Veronica Nicholson LHINVeronica Nicholson has been named a Healthy Change Champion for her work in improving access to care for Aboriginal people living in Northeastern Ontario.

“Veronica contributes strongly to her own organization and to our Board’s Local Aboriginal Health Committee, and works in partnership with others to include the values of Aboriginal culture and traditions into today’s health care system,” says Louise Paquette, North East Local Health Integration Network (NE LHIN) Chief Executive Officer.

Veronica, who is Anishnawbe from the Michipicoten First Nation near Wawa, has been the Executive Director of the Timmins Native Friendship Centre (TNFC) since 2004. The Centre was established in 1974 to provide a cultural approach to the delivery of services and programs for members of the urban Aboriginal community.

“As an Indigenous service provider, we design programs to provide community-based support to individuals and families as they move through personal growth and family development,” says Veronica. “These maintain traditions and culture that are inclusive of physical, emotional, mental and spiritual well-being.”

Veronica believes that knowledge is the key to successful community relationships, particularly in collaborating with Aboriginal and non-Aboriginal communities and organizations. “It’s important to provide a balanced understanding of historical issues and be adept at enhancing knowledge in a manner that uses humour, kindness and compassion,” she says.


  • About 11% of the 565,000 people who live in Northeastern Ontario identify as Aboriginal/First Nation/Métis.
  • A priority of the NE LHIN’s strategic plan is to improve the health status and health outcomes for the region’s Aboriginal/First Nation/Métis people.
  • The NE LHIN supports transportation services provided by the TNFC.
  • The TNFC Centre employs about 50 people in Timmins and Moosonee  to deliver culturally driven programs in the areas of health, mental health and addictions, employment and training, education, children and youth, and justice.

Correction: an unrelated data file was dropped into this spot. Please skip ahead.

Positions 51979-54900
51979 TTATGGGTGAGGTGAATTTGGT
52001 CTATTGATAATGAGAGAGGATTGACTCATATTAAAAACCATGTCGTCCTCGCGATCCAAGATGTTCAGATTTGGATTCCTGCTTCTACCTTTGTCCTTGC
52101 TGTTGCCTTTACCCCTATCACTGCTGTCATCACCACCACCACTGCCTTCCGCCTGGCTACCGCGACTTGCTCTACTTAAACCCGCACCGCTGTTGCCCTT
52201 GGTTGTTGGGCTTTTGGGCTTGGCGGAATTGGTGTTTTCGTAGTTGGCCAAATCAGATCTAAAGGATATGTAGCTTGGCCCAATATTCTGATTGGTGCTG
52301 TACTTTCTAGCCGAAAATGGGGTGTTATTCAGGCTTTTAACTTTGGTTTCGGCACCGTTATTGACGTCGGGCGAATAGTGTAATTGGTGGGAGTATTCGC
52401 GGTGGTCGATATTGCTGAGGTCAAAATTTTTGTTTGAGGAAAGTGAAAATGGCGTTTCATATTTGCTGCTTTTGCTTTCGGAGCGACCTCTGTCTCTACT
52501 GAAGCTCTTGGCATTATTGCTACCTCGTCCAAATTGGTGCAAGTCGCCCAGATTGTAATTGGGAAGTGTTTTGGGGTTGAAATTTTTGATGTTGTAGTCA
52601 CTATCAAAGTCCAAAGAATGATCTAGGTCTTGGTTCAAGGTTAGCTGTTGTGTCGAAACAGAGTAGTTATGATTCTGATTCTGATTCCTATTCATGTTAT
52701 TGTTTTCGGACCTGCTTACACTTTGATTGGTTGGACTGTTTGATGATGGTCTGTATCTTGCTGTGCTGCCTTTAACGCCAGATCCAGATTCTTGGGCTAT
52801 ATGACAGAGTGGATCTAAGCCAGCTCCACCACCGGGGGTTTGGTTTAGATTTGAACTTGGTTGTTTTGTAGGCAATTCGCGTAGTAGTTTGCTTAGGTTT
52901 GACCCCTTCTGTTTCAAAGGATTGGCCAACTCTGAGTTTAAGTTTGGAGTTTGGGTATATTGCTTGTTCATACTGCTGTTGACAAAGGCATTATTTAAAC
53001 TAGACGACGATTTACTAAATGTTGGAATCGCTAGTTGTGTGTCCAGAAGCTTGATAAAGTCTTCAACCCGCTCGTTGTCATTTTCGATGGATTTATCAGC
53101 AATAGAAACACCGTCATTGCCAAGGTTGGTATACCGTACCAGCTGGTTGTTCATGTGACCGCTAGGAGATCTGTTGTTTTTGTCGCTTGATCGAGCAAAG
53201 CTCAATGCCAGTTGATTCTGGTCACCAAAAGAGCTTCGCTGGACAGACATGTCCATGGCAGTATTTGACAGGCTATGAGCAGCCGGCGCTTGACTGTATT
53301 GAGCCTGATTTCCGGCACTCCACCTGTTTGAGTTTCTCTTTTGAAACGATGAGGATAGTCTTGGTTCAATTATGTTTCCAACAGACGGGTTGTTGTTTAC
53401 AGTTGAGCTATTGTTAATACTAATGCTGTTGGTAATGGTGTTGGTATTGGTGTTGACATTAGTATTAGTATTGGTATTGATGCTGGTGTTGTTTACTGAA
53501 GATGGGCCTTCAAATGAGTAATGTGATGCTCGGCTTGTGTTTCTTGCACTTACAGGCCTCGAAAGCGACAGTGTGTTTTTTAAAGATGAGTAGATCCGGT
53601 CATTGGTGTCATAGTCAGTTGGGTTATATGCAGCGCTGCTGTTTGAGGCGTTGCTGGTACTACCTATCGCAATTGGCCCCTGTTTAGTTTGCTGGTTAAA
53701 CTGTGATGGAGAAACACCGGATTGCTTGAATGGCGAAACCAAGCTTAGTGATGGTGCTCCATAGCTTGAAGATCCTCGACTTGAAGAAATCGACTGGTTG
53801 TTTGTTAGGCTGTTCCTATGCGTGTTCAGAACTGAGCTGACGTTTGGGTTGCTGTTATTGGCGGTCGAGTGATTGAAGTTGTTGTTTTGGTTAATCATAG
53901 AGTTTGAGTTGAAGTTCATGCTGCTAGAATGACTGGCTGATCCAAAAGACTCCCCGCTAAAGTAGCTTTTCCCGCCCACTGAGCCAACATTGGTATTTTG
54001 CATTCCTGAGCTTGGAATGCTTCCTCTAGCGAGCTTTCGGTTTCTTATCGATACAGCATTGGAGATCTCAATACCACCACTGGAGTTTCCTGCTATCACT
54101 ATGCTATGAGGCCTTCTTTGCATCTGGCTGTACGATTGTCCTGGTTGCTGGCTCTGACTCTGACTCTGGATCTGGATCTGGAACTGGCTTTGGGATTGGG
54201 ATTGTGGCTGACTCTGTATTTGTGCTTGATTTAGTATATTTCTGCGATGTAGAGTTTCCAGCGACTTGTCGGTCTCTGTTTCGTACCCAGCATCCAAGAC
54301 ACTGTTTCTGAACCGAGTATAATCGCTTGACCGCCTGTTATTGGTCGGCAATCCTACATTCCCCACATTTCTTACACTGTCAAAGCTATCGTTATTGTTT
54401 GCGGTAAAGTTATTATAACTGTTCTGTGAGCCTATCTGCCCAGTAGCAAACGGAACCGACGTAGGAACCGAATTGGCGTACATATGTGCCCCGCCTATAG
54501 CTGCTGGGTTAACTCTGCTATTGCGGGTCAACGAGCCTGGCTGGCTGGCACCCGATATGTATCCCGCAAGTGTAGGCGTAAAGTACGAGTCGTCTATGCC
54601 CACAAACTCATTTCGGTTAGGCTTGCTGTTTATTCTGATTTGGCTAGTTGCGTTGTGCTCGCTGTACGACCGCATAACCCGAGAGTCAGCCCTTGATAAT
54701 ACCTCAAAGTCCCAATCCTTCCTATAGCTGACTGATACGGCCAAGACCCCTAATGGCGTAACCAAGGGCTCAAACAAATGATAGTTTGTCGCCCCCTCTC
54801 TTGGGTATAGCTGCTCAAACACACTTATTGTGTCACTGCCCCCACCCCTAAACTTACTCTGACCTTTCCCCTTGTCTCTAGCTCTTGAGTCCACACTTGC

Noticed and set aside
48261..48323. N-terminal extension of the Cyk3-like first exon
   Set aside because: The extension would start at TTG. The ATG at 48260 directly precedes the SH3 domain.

Background Information – Healthy Change Champion Award:

  • Who is Eligible? NE LHIN health service providers employees and volunteers of providers, as well as, health care leaders, community leaders, and other Northerners who are contributing to building a stronger health care system in the north east.
  • What kind of work does the NE LHIN Healthy Change Champion recognize? Those who are transforming the health care system so that it becomes more patient/client-focused, integrated, and easier to access. These are people or organizations who are reaching out to others in the course of their work to improve the system. Their work may be small or large in scope, but it’s significant in that it is making a difference in people’s lives.
  • Who can nominate? Any Northerner can suggest a Healthy Change Champion. We just ask that you tell us in one or two paragraphs why you believe the person or organization deserves this recognition. Send your nomination to or 555 Oak Street East, Third Floor, North Bay, ON, P1B 8E3.

·         How are they picked? Nominees are reviewed by our senior team. Consideration is also given to individuals and organizations advancing the care for special population groups within the NE LHIN including seniors, Aboriginal/First Nations/Métis, and Francophones.